Ocean modelling and high performance computing
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Ocean Modelling and High Performance Computing. Andrew Coward. Cluster Computing Summer School 2009. Ocean Modelling and High Performance Computing. Introduction and rationale Historical perspective The NEMO model Example results. Introduction and rationale.

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Ocean modelling and high performance computing

Ocean Modelling and High Performance Computing

Andrew Coward

Cluster Computing Summer School 2009


Ocean modelling and high performance computing1

Ocean Modelling and High Performance Computing

  • Introduction and rationale

  • Historical perspective

  • The NEMO model

  • Example results


Ocean modelling and high performance computing

Introduction and rationale

Evidence of change: In-situ observations

Temperature change at 1.5-2.5km off Bermuda

Atlantic temperature change (oC) at 24N (1957-1992)

  • main warming is at mid-depth - unobservable from space

  • the best observed basin-wide, full depth hydrographic section

    …… 3 times in 35 yr!


Ocean modelling and high performance computing

Introduction and rationale

Ocean models are needed to “fill-in the gaps” and provide a predictive capability

Recipe for an ocean model:

Derive mathematical equations describing the ocean’s evolution from an initial state subject to surface forcing.

Discretize equations on a spatial grid (3-dimensional).

Obtain initial state from observations.

Obtain time varying surface forcing from observations or Numerical Weather Prediction program.

Integrate equations forward in time from initial state.

Test and develop model in hindcast mode.


Ocean modelling and high performance computing

Introduction and rationale: the need for resolution in ocean models

1. Complex domains

Greenland

Iceland

Scotland

Greenland-Scotland Topography


Ocean modelling and high performance computing

Ocean eddy (IR)

Introduction and rationale: the need for resolution in ocean models

2. Small scales of motion

1000 km

Atmospheric depression (IR)

  • note difference in horizontal scales

Observations from space


Ocean modelling and high performance computing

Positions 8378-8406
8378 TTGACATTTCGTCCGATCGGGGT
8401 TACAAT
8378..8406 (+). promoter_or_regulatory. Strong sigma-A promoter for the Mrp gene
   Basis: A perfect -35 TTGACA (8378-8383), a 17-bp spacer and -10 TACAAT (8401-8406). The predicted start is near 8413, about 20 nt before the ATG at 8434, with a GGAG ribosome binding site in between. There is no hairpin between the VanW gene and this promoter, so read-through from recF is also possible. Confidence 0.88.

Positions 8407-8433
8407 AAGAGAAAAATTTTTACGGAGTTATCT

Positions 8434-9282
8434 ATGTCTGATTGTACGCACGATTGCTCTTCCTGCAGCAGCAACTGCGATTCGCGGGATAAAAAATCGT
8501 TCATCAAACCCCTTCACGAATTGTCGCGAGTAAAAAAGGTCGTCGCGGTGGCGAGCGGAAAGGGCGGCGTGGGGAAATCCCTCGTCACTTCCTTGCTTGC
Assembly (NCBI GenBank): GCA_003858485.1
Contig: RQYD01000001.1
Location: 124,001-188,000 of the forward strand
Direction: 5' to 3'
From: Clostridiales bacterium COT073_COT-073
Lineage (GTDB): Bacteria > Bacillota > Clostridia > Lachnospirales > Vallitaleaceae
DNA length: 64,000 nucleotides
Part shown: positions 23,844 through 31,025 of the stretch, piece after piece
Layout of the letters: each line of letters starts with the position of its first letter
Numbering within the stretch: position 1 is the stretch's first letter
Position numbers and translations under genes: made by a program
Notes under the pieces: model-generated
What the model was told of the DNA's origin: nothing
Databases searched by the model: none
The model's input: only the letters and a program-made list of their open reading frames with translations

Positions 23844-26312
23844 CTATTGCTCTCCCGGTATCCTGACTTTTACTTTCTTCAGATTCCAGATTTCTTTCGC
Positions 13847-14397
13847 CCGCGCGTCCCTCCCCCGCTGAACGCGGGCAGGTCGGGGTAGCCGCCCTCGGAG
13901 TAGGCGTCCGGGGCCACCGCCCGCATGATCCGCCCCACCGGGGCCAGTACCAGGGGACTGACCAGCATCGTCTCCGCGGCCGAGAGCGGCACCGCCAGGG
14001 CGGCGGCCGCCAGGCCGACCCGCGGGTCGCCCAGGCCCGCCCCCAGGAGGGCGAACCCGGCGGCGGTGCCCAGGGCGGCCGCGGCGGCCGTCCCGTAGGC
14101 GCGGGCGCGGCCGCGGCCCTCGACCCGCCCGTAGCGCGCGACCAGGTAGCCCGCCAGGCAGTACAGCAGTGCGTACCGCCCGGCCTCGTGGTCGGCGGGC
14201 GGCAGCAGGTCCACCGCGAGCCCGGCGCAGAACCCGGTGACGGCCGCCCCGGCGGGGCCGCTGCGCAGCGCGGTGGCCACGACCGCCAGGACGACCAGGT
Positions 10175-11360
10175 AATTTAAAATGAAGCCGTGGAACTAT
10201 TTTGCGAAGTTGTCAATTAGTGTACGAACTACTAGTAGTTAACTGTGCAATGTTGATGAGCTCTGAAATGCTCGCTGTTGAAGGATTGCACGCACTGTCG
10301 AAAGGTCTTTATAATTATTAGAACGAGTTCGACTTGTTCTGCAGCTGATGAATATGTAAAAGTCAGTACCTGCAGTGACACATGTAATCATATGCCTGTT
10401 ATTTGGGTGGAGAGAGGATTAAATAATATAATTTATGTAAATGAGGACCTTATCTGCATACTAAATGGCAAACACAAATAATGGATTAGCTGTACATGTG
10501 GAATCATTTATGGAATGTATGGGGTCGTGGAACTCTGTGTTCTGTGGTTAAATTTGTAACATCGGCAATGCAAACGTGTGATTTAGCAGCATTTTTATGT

1/12o

1/4o

1o

1o

1/4o

1/12o

Satellite observed sea surface temperature

Simulated sea surface temperature


Evolution

Evolution

Cray T3D/E

}

37M gridcells

1/4o x 1/4o Global Ocean

Model (mid nineties)

Origin 3800

}

1/12o x 1/12o Global Ocean

model

608M gridcells

IBM Regatta

?

Cray XMP/YMP autotasking parallelism

8 processors

memory slab window with SSD

asynchronous "putwa's and getwa's"

The other changing environment:

Cray X/YMP

5M gridcells

1/2o x 1/4o Southern Ocean

Model (circa 1990)

Typical performance: 20 model days in 12 hours using 512 HPCx processors

Storage requirement ~ 1TB per model year

Historical perspective


Ocean modelling and high performance computing

Recipe for a High Performance ocean model:.

Discretize equations on a spatial grid (3-dimensional).

Decompose grid into multiple overlapping tiles

Introduce a message-passing harness to exchange information between tiles.

Obtain time varying surface forcing from observations or Numerical Weather Prediction program.

Integrate equations forward in time from initial state.

Test and develop model in hindcast mode.

A separate processor computes values in each differently coloured patch


Ocean modelling and high performance computing

NEMO example 16x16 domain decomposition requiring 221 processors


Agulhas sea surface temperature

Agulhas Sea Surface Temperature

Sea Surface Temperature

Range: 11 oC to 25 oC


Ocean modelling and high performance computing

The role of eddies in global heat transport


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